Even the Well-Known and Famous Fall to Trademark Squatting in China, but There is Hope

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Lani Barnes Baxter
April 12, 2017

China is a hotbed for trademark squatting – getting a Chinese registration on a well-established mark already registered in the United States or elsewhere, usually for the purpose of exploiting the mark or extracting money from the real owner. This is made easy by China’s first-to-file trademark registration system which awards ownership of a trademark to the first person to file an application for the mark regardless of another party’s prior use or the applicant’s intent to use the mark. In a first-to-file country like China, the squatter’s registration will block the true owner’s ability to register and use the mark in China.

Many famous brands have been victims of trademark squatting in China, including Apple, which recently lost ownership of its famous IPHONE mark in China for use in connection with handbags, mobile phone cases and other leather goods due to a squatter’s prior Chinese registration. Although this loss of rights seems unjust, especially given the popularity of the Apple brand, the results of trademark squatting can be worse, and in fact they have been for New Balance. In 2013, a Chinese court ordered New Balance to cease the use of the mark Xin Bai Lun (the Chinese translation of New Balance) and pay 98 million CNY (at the time, roughly $15.8 million) in damages to the owner of the mark, Zhou Lelun, for violating his trademark rights. Adding fuel to the fire, New Balance was also required to publicly apologize to Mr. Zhou for the harm. On appeal, a higher court affirmed the infringement but did lower the amount of damages to 5 million CNY (roughly $740,000) based on actual damages instead of lost profits.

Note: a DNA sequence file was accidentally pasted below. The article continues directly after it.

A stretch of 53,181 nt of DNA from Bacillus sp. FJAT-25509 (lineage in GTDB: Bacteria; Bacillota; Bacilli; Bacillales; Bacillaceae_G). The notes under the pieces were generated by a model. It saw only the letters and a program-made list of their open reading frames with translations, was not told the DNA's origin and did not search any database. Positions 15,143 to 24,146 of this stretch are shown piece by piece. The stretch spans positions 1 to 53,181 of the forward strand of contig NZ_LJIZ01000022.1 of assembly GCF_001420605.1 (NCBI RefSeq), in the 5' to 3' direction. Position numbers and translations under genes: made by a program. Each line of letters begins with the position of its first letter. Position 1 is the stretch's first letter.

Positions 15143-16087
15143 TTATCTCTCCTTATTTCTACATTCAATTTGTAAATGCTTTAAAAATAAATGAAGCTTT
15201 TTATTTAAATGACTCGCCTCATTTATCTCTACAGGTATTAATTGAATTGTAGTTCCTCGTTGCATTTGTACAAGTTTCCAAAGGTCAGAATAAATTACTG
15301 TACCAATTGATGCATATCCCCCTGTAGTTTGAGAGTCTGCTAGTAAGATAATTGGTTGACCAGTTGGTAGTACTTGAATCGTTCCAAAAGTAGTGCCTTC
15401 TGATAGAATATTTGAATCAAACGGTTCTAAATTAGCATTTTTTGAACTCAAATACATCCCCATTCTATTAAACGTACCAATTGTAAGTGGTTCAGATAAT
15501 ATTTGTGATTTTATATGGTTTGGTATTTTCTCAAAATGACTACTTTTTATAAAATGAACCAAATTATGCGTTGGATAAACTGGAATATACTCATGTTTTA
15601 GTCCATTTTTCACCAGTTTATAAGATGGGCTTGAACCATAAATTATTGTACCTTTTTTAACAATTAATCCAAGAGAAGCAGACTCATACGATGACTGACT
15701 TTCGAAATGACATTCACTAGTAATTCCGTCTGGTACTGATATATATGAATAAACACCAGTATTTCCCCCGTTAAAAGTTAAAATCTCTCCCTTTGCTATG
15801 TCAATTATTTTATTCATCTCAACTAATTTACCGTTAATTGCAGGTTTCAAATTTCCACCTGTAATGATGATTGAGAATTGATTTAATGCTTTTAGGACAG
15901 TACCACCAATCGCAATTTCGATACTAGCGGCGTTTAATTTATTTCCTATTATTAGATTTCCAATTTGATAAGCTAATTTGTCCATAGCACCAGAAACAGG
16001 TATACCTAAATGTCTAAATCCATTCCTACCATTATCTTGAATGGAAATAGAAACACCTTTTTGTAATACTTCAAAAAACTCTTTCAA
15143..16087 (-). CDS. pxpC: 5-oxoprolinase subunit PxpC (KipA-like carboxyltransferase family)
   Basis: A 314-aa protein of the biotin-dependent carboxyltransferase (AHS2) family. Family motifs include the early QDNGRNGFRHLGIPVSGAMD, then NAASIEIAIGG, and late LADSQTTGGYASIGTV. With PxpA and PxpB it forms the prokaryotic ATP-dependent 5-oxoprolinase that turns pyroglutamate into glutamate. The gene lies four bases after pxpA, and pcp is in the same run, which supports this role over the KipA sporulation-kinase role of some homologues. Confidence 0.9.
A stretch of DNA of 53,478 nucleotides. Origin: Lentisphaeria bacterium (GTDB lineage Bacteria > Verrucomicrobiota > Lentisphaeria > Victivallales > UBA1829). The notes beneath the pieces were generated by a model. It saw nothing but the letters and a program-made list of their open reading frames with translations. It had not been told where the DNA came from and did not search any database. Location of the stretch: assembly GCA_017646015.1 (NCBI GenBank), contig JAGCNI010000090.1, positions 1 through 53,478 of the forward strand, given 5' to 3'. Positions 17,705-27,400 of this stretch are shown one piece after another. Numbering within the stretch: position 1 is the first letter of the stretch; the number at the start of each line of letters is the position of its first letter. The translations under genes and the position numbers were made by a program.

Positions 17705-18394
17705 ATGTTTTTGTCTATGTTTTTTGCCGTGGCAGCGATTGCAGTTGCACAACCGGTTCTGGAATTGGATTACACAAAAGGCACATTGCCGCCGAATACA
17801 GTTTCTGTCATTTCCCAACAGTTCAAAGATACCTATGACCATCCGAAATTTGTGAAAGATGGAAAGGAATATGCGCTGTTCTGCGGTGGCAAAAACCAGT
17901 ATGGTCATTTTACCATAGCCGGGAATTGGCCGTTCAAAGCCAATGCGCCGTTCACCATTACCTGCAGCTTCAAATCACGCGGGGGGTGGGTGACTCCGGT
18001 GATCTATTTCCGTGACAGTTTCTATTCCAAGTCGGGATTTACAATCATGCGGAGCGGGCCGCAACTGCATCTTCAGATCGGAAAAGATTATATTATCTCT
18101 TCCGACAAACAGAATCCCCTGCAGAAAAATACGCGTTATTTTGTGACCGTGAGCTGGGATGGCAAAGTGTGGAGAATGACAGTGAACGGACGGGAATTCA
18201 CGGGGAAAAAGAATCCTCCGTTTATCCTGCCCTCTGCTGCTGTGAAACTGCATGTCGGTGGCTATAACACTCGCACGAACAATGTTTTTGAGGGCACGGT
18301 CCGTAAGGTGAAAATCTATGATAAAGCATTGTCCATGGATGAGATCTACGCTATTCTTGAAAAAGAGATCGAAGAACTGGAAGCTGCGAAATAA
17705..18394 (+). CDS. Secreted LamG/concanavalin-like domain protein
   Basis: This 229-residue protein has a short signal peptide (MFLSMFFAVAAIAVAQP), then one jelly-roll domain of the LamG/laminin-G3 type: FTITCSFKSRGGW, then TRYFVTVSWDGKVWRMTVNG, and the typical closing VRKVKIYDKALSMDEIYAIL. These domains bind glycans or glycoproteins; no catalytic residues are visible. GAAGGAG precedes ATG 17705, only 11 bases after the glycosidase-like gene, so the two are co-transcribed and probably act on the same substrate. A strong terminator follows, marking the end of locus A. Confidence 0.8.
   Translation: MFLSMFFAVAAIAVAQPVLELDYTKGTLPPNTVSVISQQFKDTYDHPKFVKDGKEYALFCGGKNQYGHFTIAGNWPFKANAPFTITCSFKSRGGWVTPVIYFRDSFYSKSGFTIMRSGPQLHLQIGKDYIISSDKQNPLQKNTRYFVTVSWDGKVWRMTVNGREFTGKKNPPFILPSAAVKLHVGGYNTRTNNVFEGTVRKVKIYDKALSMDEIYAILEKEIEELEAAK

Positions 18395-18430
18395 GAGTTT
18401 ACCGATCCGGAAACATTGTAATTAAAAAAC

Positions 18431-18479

Many ask how this could happen in a country that recognizes protection for well-known marks. The problem with well-known status in China is that evidence of the notability of a mark in other countries holds little value in the determination of status in China. In order to acquire well-known status, the trademark must be well known in all or most of China, well known prior to the squatter’s bad-faith filing, and in use in China for three to five years before the bad-faith filing. Although new laws in China have attempted to limit bad-faith registrations without legitimate intent to use the mark, the full effect of such laws is not clear at this point. Even though these laws may eventually help mitigate the extortionate effect of bad-faith registrations, there has been no evidence that they will limit the blatant theft of U.S. brand names by Chinese companies.

The limitations of well-known status in China have also affected the rights of famous celebrities to protect their names in China. However, a recent decision favoring Michael Jordan suggests that this trend may be changing. In December, China’s highest court, overruling contrary lower court decisions, cancelled several trademarks for the Chinese translation of JORDAN that were owned by the Chinese sportswear company Qiaodan Sports. This decision will now allow Michael Jordan to secure some ownership rights to his name in China.